Premiering at Outfest at the MOCA Grand in Los Angeles this past July, director Vishnu Dass’s biographical documentary brings together interviews with friends like Simon Doonan, Rumi Missabu, and Holly Woodlawn along with photos and other artworks from the Steven Arnold Archive to illustrate the rich tapestry of the artist’s singular life. Together these elements work to narrate Arnold’s artistic passage from an imaginative student through his experiments with film and psychedelics, and on toward founding a studio in Los Angeles in the ’80s, where he began his distinctive black-and-white tableau vivant photography. …
Berlin-based filmmaker and photographer Matt Lambert has become known for his art house approach to erotic film. In his fast-paced style, he merges filth, fun, and sexual fantasy with a dynamism rarely seen in the porn production industry.
Pleasure Park is his fifth publishing project, produced as both a film and zine, inspired by the legacy of Tom of Finland. Debuting on Men.com in early 2020, the film is a stylized documentary of a group of adult performers, friends on a hot summer day, shot at the Tom of Finland Foundation, at Tom’s former residence. The cast includes Sean Ford, Joey Mills, Angel Rivera, River Wilson and Tannor Reed, with a live music performance by Taco Guillen of SCUM and several of its East LA Latinx members. The accompanying zine was released in early December 2019, illustration and graphic design crafted by Stefan Fähler, and it is available at the Tom of Finland Store.
Having worked with Christeene and Rick Owens on their infamous music video, Butt Muscle, and the picture book Vitium, a collaboration with his husband Jannis Birsner, Lambert is no stranger to voyeuristic sensibility and sensual oddity. Recounting the experience of making Pleasure Park, he describes, “there’s definitely a big throwback to queercore punk zine culture which we started to play with in Vitium. With Tom’s work being such a conscious and sub-conscious influence on my work, it was so inspiring to create this in the context of the foundation and at the house which holds such a magical and hedonistic spirit.” …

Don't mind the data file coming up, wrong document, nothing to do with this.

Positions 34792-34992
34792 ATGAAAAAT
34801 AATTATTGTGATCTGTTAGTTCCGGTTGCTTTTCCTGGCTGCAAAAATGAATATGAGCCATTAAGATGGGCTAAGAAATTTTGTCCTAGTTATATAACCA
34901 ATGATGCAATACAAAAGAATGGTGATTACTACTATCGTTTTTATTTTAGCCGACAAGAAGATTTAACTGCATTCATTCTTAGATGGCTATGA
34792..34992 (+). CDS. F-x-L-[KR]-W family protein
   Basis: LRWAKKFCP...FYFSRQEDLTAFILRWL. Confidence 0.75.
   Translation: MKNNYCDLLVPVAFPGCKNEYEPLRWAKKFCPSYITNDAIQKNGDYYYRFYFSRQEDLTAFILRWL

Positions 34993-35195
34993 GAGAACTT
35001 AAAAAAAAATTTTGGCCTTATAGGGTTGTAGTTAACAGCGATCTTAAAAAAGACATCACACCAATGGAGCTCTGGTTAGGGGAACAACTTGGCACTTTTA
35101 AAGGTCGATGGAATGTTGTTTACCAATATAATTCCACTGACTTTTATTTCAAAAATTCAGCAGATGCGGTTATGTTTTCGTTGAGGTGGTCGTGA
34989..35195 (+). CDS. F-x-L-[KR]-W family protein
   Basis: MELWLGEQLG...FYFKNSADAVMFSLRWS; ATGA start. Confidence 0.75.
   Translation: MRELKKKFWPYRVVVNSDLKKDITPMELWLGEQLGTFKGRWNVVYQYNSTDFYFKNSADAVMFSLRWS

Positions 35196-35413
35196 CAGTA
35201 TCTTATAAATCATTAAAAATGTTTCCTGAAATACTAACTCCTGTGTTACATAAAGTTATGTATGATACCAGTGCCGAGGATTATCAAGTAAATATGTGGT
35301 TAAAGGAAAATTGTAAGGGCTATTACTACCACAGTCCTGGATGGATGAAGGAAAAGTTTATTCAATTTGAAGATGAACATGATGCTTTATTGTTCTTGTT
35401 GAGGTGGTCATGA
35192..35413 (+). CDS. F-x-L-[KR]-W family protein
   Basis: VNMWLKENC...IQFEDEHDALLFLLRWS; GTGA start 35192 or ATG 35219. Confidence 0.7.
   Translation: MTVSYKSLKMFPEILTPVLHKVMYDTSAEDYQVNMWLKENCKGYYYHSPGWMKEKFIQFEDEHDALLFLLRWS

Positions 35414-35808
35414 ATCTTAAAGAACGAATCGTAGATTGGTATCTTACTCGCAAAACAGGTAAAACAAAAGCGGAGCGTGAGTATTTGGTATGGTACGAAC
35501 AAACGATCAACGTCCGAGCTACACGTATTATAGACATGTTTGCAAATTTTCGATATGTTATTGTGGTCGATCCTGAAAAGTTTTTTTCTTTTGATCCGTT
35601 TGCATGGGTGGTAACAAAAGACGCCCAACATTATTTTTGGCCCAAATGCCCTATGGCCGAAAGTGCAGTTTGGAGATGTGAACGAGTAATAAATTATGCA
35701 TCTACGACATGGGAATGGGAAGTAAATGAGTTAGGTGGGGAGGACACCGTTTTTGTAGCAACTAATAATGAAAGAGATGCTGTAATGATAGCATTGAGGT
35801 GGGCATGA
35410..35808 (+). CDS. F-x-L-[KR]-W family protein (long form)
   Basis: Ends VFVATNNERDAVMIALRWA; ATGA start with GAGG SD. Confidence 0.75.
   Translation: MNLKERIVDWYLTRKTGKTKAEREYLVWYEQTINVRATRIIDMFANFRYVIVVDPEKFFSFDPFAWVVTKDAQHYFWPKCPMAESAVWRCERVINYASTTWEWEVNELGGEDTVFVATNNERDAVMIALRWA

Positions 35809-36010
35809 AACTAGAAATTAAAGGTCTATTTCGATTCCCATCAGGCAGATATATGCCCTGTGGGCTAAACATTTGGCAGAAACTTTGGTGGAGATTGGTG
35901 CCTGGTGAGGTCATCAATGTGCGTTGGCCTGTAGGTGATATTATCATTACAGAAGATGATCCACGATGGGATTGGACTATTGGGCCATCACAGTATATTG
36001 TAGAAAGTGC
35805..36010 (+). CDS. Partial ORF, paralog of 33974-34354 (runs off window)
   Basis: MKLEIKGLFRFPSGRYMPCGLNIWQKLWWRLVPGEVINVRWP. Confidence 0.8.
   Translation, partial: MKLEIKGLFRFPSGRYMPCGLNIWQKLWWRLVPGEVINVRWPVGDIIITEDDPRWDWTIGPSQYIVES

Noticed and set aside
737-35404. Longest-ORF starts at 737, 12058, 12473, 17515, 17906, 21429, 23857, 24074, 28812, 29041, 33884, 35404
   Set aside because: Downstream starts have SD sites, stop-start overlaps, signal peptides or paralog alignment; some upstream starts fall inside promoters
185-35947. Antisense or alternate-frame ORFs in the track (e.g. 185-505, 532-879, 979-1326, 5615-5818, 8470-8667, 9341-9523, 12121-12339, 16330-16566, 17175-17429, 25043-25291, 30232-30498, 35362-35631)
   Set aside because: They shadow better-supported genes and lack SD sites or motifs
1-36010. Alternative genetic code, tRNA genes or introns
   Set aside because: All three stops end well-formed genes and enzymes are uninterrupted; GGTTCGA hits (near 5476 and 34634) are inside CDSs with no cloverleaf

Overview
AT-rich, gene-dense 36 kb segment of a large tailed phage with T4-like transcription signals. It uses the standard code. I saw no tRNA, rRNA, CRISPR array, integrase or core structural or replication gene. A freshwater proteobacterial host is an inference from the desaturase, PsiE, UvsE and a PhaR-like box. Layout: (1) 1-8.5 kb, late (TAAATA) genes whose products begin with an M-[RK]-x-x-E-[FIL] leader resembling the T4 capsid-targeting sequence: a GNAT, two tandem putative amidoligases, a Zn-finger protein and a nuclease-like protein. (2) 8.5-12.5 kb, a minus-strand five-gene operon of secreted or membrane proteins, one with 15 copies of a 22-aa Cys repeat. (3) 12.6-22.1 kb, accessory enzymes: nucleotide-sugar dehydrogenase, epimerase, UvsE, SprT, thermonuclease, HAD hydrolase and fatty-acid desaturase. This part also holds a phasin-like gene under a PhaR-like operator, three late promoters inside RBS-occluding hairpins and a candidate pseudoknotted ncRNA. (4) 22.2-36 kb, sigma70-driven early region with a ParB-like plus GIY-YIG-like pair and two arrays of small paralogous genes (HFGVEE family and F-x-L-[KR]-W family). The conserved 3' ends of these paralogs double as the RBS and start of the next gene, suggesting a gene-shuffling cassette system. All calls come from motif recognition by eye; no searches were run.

The clever artist explains his drawing process and remembers the passion in teenage daydreams.
Pol Anglada grew up near the Pyrenees Mountains, in the Catalan region of Spain, less than two hours from Barcelona. On his dad’s side, they were electricians; on his mom’s, farmers. His grandma was a talented seamstress who taught him how to sew. In awe, he would watch her work with clientele, friends and neighbors, repairing ripped seams and hemming skirts and pants. As a hobby, his dad and granddad would draw, and sometimes his dad would play a drawing game with him. “My dad might ask me to envision Spider-Man as a princess, or a princess as Spider-Man, or he might tell me to imagine Godzilla and King Kong. He would say, ‘What if they fought: Who would win?’ And once we had finished laughing at the idea, he would say, ‘All right, now draw it.’ ”